Despite central banks’ best efforts, inflation is still too high.
And while 2023 started out stronger than expected, Avery Shenfeld, chief economist at CIBC, said the economy still needs a period of slower economic growth to bring inflation back down.
As for when that will be, it’s become a moving target. The economy has proven more resilient to higher interest rates than many expected, Shenfeld said. “But I think this is, in total, really more of a stay of execution than a full relief.”
Central banks are committed to keeping interest rates elevated long enough to see that stall. What’s changed, he said, is the timing. Unexpected employment growth at the beginning of the year created spending power that has delayed the start of a flat period of economic growth into the second quarter, he said.
Shenfeld said Canada’s record-low unemployment rate is not so much a sign of economic strength, however, as it is proof that businesses are finally filling job vacancies from last year.
Canada added another 22,000 jobs in February and the unemployment rate held steady at 5%, raising concerns that more rate hikes may be necessary to cool the economy.
Speaking before last week’s release of the February jobs data, Shenfeld said a soft landing is still possible. “We’ve made some progress on inflation already,” he said, and that’s happened despite the tight labour market.
Shenfeld was also speaking before the dramatic collapse of Silicon Valley Bank, which has shaken bond markets and changed expectations for interest rates.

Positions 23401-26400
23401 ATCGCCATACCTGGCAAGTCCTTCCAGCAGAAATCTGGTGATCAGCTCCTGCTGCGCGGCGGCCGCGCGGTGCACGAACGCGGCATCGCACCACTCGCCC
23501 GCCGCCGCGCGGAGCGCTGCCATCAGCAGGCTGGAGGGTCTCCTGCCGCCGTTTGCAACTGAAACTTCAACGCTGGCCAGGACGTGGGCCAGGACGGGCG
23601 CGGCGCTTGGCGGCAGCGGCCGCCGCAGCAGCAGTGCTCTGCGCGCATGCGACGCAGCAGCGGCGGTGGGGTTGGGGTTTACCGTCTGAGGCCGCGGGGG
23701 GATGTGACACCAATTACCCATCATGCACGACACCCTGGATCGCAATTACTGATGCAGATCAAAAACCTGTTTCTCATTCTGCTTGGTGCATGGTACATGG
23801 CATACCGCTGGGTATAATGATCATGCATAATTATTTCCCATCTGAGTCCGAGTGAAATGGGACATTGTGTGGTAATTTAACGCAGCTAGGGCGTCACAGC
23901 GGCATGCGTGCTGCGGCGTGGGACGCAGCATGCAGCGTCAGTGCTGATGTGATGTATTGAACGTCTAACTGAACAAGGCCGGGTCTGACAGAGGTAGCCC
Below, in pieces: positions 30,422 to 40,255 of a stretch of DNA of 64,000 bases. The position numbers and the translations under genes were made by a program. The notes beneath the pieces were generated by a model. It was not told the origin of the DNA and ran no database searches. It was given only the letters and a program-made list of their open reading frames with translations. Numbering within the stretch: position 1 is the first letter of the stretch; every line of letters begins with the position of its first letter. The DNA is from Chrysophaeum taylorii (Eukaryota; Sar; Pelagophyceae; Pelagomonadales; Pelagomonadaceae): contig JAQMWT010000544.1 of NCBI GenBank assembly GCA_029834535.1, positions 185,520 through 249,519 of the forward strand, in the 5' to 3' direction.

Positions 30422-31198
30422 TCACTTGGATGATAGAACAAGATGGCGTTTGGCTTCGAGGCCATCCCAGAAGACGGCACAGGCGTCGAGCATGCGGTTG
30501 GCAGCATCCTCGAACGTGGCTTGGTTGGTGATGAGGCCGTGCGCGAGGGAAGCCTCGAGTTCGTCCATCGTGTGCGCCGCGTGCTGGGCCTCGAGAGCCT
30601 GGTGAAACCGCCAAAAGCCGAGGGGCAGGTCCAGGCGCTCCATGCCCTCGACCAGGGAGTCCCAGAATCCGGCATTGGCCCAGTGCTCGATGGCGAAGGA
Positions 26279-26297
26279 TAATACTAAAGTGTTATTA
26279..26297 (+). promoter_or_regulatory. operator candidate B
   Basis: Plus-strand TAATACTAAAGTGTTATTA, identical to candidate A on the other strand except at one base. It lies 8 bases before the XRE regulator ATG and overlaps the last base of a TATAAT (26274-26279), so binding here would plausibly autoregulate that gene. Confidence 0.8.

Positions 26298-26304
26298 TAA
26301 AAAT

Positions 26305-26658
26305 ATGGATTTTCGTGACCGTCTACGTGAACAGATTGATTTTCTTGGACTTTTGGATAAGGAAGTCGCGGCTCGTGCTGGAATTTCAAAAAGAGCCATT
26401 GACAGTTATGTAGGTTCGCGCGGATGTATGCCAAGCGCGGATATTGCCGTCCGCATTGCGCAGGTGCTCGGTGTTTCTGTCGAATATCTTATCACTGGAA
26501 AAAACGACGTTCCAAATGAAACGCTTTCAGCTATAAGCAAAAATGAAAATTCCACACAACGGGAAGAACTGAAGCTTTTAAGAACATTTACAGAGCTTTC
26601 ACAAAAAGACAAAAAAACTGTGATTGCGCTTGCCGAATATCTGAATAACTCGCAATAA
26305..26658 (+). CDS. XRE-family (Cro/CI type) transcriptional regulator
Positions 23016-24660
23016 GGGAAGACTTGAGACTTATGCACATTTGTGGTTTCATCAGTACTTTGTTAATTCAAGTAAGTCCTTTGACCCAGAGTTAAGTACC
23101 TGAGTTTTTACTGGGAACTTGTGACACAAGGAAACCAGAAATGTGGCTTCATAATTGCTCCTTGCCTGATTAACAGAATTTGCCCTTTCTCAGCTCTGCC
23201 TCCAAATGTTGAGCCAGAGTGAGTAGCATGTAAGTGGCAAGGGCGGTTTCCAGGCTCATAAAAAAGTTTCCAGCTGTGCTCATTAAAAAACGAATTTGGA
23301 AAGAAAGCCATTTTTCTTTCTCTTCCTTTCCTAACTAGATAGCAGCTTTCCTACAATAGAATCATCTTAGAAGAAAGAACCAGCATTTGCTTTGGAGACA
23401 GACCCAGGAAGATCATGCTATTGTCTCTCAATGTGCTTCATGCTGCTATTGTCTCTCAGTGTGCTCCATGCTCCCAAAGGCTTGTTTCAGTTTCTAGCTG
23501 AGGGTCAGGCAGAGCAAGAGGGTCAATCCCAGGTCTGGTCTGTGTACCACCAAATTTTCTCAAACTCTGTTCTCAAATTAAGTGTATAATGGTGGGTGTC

World commodity prices have softened, cooling inflation on the oil and gas front, and food prices around the world have started to level off, he said. In the U.S., rent prices are easing, and in Canada, new home prices have also come down.
“This isn’t going to be immaculate disinflation. We’re going to need some economic pain, but we don’t think we need to see a full-blown recession in North America” to get inflation back to 2% by next year, he said.
The largest risk is an “overzealous” central bank in the U.S. “The Federal Reserve is clearly not done hiking rates,” he said.
Conversely, the Bank of Canada has chosen to pause rate hikes for the time being and assess the economic impact of last year’s major increases after seeing reasonable progress on inflation.
That’s not to say rate hikes are done, Shenfeld said, but he thinks the Bank of Canada is wise to sit tight and see what happens in the economy over the next few months before taking any additional steps. He said it’s a bit of assurance that the Bank of Canada won’t overdo it and send the economy into a full-blown recession in the second half of this year.
Regardless, earlier hopes that the central banks might start slashing rates in 2023 have gone out the window. Shenfeld said investors are starting to understand that a period of economic pain is necessary in order to bring inflation down, and it’s actually a good thing. It would be “self-defeating” for central banks to start cutting at the first sign economic pain, he said.
Either way, Shenfeld is confident that by 2024 both Canada and the U.S. are going to reach their 2% inflation targets.
The challenge for equity investors is that although higher rates have been priced into the market, the full effect on corporate earnings has yet to be seen.
“There’s no way you can even see a stall on economic growth without seeing a good chunk of the corporate sector in the U.S. see negative year-on-year growth in earnings per share,” he said.
For this reason, it could be a “wobbly” first half of the year for equity markets, he said. But he’s hopeful that will change by the latter half of the year.
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